A majority of the troops serving in Iraq said they were satisfied with the war provisions from Washington. Just 30% of troops said they think the Department of Defense has failed to provide adequate troop protections, such as body armor, munitions, and armor plating for vehicles like HumVees. Only 35% said basic civil infrastructure in Iraq, including roads, electricity, water service, and health care, has not improved over the past year. Three of every four were male respondents, with 63% under the age of 30.

The survey included 944 military respondents interviewed at several undisclosed locations throughout Iraq. The names of the specific locations and specific personnel who conducted the survey are being withheld for security purposes. Surveys were conducted face-to-face using random sampling techniques. The margin of error for the survey, conducted Jan. 18 through Feb. 14, 2006, is +/- 3.3 percentage points.

Commentary on the Poll

Nicholas D. Kristof, New York Times columnist, "When President Bush held a public meeting with troops by satellite last fall, they were miraculously upbeat. And all along, unrepented hawks (most of whom have never been to Iraq) have insisted that journalists are misreporting Iraq and most solders are gung-ho about the mission.

"Hogwash! A new poll to be released today shows that U.S. soldiers overwhelming want out of Iraq - and soon.

Communications Director Fritz Wenzel at Zogby said, philosophically, "This is the kind of story that has a long shelf life. These are not the kinds of opinions that shift up and down rapidly; they are strongly held opinions being expressed by the troops who were interviewed. We find that these kinds of polls don't get covered as news in themselves in today's media. They tend to get picked up and used to illuminate other stories, over time." Source: [Make sources into hyperlinks]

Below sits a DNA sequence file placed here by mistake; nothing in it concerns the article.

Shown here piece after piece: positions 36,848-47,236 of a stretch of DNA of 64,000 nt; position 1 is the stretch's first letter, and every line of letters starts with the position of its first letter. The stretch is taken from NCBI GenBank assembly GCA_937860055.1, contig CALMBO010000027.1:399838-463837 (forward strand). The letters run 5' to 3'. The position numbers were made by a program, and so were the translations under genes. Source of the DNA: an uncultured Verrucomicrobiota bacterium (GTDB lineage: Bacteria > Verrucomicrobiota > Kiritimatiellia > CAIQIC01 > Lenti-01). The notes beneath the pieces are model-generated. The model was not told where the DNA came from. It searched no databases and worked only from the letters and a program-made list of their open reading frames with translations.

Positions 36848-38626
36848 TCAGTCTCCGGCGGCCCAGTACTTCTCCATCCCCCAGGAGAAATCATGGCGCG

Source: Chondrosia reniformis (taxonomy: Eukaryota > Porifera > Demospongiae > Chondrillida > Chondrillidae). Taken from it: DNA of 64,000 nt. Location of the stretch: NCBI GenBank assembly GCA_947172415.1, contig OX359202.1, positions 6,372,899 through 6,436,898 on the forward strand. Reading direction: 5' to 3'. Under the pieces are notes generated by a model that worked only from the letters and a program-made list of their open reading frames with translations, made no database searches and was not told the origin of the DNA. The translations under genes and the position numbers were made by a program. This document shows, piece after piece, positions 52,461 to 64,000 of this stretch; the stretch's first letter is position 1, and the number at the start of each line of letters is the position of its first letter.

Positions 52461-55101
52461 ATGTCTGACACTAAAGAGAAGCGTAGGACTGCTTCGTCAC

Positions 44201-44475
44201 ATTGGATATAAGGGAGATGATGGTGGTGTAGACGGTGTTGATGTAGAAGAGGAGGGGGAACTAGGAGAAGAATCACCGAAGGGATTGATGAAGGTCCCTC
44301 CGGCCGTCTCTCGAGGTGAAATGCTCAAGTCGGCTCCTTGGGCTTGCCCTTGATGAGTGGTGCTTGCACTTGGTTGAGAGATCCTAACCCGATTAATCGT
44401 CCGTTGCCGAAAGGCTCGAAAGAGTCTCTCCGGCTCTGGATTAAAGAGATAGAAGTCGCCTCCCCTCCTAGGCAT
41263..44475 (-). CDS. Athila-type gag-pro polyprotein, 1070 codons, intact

John Nichols of The Nation: The best response of all might well be to say: If you really want to support the troops -- as opposed to the Bush-Cheney administration's warped policies -- why not listen to the troops? Indeed, why not let them vote in an advisory referendum of their own on whether they think the occupation of Iraq should continue?

David Lindroff, author: The clearest message of the Zogby poll is that those who want to "support the troops" now know what the troops themselves want, and what they want is "OUT!" 

Justin Ramindo, commentator, The War Party can't afford to take chances with the body of armed men and women that is the source of their power, and it is no wonder they are doing their best to shield the troops from the truth. Because when our soldiers discover how and why they were lied into war, and when most of them are on their second and even their third tour of duty in Iraq, they are bound to get pretty angry - and who knows but that they just might decide to do something about it.

That is every ruling class's worst nightmare: the day their own servants turn against them. When that happens, we call it a revolution. 

Justin Ramindo, commentator, "Support our troops: bring them home now" - is now being said by those who are actually doing the fighting. How long can the U.S. occupy a country that not only doesn't want to be occupied, but where the occupiers are themselves increasingly reluctant to take up the task?

The Ostroy Report, For almost a year now, King George and the royal order of servants in his monarchy have mercilessly vilified grieving mom and anti-war activist Cindy Sheehan as an unpatriotic left-wing crackpot who is not only out of touch with mainstream America but also someone who's dishonoring the soldiers who've been killed as well as those still fighting Bush's vanity project in Iraq. Well guess what? Sheehan apparently does speak for America, and for our troops as well.